Study Finds Swimming Reduces Pain Associated With Fibromyalgia

by Tracy Davenport, Ph.D. Health Writer

A Brazilian study has found that swimming, like walking, is an effective method for reducing pain in individuals with fibromyalgia. The researchers studied women with fibromyalgia between the ages of 18-60 years old. In the study, published in the Archives of Physical Medicine and Rehabilitation in August 2016, the participants were randomly assigned to either swim or walk for 50 minutes, three times a week, for 12 weeks. They were evaluated at three points: before the exercise program, at six weeks and at 12 weeks.

The study found no significant differences in the outcomes between the swimming and walking groups, and that individuals in both groups experienced improvement in pain. Researchers also found that functional capacity and quality of life improved in both the swimming and the walking groups.

This is not the first study showing that swimming improves fibromyalgia outcomes. The Journal of Rheumatology reported on a study from 2000 where individuals with fibromyalgia were assigned pool exercises and then compared to a control group. After six months, significant differences were found between the group in the pool and the control group in disease impact, physical strength, pain severity, social functioning, psychological distress, and quality of life.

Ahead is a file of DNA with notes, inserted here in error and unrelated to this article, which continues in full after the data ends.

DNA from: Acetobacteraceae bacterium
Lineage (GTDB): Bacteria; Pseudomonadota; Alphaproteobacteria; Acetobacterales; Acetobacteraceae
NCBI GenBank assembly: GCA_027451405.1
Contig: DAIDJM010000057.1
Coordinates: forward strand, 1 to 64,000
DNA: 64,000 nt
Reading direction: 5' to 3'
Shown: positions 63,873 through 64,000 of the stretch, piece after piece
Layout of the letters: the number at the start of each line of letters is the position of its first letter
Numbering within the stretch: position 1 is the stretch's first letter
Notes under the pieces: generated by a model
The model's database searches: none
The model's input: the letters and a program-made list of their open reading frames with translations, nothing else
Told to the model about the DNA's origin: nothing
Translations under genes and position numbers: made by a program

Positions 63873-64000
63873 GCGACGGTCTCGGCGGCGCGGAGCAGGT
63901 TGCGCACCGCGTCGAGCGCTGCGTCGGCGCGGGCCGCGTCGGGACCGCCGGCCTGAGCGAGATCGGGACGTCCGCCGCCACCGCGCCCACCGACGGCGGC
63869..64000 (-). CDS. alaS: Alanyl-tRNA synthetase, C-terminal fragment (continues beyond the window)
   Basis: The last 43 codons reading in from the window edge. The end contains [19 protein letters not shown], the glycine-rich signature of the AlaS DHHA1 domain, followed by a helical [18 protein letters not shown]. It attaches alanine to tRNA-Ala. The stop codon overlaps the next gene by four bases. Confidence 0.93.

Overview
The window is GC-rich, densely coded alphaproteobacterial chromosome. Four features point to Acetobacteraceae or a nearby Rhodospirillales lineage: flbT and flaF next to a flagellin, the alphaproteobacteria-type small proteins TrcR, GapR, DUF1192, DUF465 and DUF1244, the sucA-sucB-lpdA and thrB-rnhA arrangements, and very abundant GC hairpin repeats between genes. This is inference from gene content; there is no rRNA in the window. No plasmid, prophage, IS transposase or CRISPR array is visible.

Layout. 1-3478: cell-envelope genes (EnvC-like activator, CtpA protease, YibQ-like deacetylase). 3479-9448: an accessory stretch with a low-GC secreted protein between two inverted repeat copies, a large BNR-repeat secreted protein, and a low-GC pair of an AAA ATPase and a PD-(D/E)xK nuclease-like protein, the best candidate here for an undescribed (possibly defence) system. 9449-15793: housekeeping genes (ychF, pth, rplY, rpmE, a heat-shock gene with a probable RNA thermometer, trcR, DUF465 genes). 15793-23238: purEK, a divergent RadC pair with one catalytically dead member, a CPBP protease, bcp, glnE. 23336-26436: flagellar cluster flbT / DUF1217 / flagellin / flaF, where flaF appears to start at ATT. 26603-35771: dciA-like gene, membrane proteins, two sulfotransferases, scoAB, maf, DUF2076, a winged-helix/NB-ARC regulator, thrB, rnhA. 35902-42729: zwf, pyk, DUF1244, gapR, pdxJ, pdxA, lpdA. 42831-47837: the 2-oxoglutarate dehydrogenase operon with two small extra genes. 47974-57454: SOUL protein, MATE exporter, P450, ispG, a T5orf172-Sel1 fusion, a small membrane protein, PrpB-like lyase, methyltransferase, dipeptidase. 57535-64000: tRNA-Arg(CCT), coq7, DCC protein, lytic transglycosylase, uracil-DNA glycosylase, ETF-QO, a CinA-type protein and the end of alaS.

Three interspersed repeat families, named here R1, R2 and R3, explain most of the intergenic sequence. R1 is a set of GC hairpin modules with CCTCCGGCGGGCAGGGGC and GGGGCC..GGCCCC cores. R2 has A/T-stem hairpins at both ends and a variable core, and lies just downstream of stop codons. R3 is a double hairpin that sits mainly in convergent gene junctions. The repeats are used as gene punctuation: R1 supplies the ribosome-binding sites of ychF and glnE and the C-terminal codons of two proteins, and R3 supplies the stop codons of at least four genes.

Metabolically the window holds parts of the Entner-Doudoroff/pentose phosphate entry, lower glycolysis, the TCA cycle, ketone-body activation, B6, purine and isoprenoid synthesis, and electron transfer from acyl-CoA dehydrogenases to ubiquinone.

Also, note that even those who do not know how to swim can participate in pool exercises. Water exercises are often performed in shallow water, i.e., below the chest. So shop around to find a nearby pool with a water temperature that suits you. Pools that host competitive teams are usually kept at colder temperatures compared to smaller pools associated with health clubs. And, as always, it is a good idea to check with your doctor before beginning any new exercise program.

Tracy Davenport, Ph.D.
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Tracy Davenport, Ph.D.

Davenport is the founder of Tracyshealthyliving.com. Using the latest scientific research, she helps people live their healthiest lives via one-on-one coaching, corporate talks, and sharing the more than 1,000 health-related articles she's authored.